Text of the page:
Raising Cain

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16 comments on this post.
  1. Lisa:

    Re: “raising Ned” (an old folk name for the Devil)

    Interesting that the hyper-religious character on the Simpsons is called Ned (and also that he always plays the devil on the Halloween episodes). Wonder if the writers were aware of this bit of folklore, or if it’s just a co-incidence?

  2. Virginius L. Arnold IV:

    RE: “raising cain”

    I am a native Mobilian, and always understood the phrase to come from Joe Cain, who reserected mardi gras after The War. He dressed as an indian , road his mule in the streets of Mobile, and hense the phrase. That is my uderstanding, I may be wrong.

  3. Donna:

    I share the opinion of the Mobilian in the above comment, but he needed to take it one step further. After the Civil War, with the mood depressed, Joe Cain took it upon himself the try to cheer up the populace by resuming the Mardi Gras celebrations that had been discontinued during the war. For many years after Mr Cain’s death the Mobilians would go to the cemetery and party near his grave with the intent of raising Joe Cain’s spirit.

  4. Vern:

    Just found this site in a search for “raising Ned.” I became curious about the phrase after hearing it in the old Disney film “Davy Crockett and the River Pirates.” (So there is one reference for its use, if anyone is interested.)

    Another curious thing, though, was in searching for the source of the phrase if found many pages talking about the movied “Raising Ned Devine.” Now in the US, that movie was called “Waking Ned Devine,” but it must go by the previous name in some other countries. After reading the source of the phrase, I wonder if the makers of the movie deliberately chose the pun of “raising Ned,” since the movie is about a community trying to make a dead guy look alive (so they can claim his lottery winnings).

  5. Michael:

    I’m an educator of high school English students who just read a sweeping work of psychology called “Raising Cain: Protecting the emotional life of boys”. The authors, Drs. Dan Kindlon and Michael Thompson, open with the Biblical allusion of Cain and Abel as a pattern the emotional illiteracy and miseducation of boys. While their use of the Biblical allusion does not confirm the etymology of the idiom “Raising Cain”, the frequency by which “Raising Cain” is referencing the first brothers of Genesis may very well eclipse other possible etymologies.

  6. The all knowing:

    Raising cane means to do something that would, in essence, get you cained or whipped.

  7. Bob:

    If referring to sugar cane, then “razing cane” describes what is done to the crop each year. It’s stripped of its leaves while standing, then the entire field is cut off at the roots. Thus you’d literally raze (destroy) the cane.

    However, in researching this by coincidence this evening I discovered that it’s a very old phrase. It means to call up the Devil, i.e. to “raise [raise up, bring forth] hell”. A common term for creating a disturbance.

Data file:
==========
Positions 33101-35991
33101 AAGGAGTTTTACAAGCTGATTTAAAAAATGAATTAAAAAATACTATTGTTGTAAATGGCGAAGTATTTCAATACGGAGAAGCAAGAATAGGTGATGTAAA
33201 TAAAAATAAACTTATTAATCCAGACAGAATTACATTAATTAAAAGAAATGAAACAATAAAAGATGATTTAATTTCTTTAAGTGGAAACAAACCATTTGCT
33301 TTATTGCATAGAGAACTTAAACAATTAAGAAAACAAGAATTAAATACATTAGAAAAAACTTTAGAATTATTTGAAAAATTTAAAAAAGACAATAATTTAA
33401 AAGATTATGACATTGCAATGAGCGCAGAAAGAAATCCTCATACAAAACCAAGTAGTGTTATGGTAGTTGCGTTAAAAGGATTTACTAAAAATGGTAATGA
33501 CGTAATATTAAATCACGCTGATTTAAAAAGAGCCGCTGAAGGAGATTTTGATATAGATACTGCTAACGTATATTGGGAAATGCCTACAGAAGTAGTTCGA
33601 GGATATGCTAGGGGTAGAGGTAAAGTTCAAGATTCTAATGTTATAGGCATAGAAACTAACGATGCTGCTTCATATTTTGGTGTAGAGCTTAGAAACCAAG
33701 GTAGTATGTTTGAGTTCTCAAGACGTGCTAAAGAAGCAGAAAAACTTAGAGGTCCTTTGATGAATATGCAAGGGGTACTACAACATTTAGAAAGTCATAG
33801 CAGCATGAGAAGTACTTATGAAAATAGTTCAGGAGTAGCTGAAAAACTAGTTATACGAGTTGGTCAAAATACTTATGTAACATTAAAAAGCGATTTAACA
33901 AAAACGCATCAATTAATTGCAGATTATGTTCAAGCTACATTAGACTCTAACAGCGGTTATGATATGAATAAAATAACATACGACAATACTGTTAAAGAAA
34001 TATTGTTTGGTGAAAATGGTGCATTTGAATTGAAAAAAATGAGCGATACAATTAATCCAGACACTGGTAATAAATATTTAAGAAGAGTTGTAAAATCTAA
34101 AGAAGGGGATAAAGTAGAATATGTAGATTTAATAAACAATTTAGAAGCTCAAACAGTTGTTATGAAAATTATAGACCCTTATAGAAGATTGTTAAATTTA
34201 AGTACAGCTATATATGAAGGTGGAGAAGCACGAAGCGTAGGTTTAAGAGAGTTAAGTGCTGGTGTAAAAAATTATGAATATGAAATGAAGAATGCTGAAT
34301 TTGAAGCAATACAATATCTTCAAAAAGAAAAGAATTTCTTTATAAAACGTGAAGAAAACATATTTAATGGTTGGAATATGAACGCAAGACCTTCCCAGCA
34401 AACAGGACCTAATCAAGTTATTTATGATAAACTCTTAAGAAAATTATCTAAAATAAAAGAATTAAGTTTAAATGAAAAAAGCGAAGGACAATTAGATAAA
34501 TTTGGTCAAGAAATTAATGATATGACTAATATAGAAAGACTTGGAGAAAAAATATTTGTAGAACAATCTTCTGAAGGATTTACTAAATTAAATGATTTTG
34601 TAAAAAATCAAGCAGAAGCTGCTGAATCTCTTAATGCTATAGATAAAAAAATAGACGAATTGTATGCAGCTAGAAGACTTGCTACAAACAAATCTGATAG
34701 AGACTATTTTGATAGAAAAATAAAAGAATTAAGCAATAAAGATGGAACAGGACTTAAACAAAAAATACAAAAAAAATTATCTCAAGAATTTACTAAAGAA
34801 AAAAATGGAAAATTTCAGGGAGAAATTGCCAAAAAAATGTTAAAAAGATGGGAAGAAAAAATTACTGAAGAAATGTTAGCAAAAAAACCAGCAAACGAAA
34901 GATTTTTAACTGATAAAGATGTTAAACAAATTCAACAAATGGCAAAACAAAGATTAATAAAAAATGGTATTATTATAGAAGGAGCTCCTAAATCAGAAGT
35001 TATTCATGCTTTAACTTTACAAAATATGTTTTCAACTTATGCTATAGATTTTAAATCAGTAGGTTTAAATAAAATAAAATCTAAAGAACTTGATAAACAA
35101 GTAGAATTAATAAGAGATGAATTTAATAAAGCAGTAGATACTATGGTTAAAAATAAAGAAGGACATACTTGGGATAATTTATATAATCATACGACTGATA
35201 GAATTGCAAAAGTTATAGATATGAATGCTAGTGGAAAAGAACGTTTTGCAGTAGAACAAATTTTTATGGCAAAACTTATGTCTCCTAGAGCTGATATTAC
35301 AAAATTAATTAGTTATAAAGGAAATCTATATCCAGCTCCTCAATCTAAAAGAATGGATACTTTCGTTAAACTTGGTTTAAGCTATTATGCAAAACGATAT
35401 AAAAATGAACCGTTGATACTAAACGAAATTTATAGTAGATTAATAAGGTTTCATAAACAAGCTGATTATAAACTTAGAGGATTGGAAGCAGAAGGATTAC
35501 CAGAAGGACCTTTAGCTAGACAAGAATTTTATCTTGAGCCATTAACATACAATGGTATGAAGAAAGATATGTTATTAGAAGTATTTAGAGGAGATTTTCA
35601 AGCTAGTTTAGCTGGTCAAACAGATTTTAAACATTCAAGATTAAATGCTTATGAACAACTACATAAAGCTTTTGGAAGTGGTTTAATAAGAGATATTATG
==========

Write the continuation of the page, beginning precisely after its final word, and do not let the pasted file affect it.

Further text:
8. dorit winer:

    whoops… i used the word “dungarees”…. don’t laugh at great grandma ! well, i now know “sneakers” are again acceptable. L O L

  9. Arne:

    This is from The night they drove old Dixie down:

    Like my father before me, I will work the land,
    And like my brother above me, who took a rebel stand.
    He was just eighteen, proud and brave, But a Yankee laid him in his grave,
    And I swear by the mud below my feet,
    You can’t raise a Caine back up when he’s in defeat.

    Anyone care to elaborate or explain? thanks

  10. bobert:

    typical rock songwriter technique,
    put in something that rhymes to make the bloody song,

  11. Marcy:

    There is nothing in that song that rhymes with Caine. I always thought it meant the family’s last name was Caine.

  12. Briley:

    In the song referenced, the opening line is “Virgil Cain is my name…” He’s referring to Cain as in the family name.

    As far as the “raising Cain” debate, I always assumed it was a Biblical reference. Adam and Eve raised Cain (their son), and in the end it resulted in disaster with the murder of his brother. When you “raise Cain”, it means you’re stirring up trouble. No expert, especially Biblically, just an English major in love with things such as this.

    In my opinion, it doesn’t matter how you interpret it when it is used in conversation. The issue is when it is written out, and you must choose between the spelling “Cain” and “cane”. Like all good papers though, just stick to your guns and use the same spelling consistently! Good luck.

  13. David P:

    I saw a cute crossword puzzle clue today: “She raised cain.” Answer: Eve.

  14. Polyphrene:

    Interestingly, “raising a little Cain” appears in Leonard Cohen’s song “Passing through” an is allways written as “cane” in published lyrics, although it is Adam who is speaking there. I guess that LC played on the double meaning: literal and metaphorical

  15. Huckleberry:

    The old Finn had got drunk and raised Cain (Advenures of Huckleberry Finn, by Mark Twain)

  16. Randal:

    There are several alliterative matches with Cain[e] in the verse, although granted they are not as specific as “before me … land” :: “above me … stand” or “brave … grave.” Eigh[teen]and laid, raise and Cain[e] all have that same “ay” sound, and although they are not rhymes in the same manner as the others are, they support the poetic cohesion within the verse. Virgil’s brother is dead, and so is Dixie, defeated, and you can’t bring back that fight anymore. It’s a bit more thought out than just sticking in something that rhymes. The first verse makes the setup more logical when you look at the whole song. “Caine … train … came … again [close sounding]”. i.e. the rhyme has been there all along.

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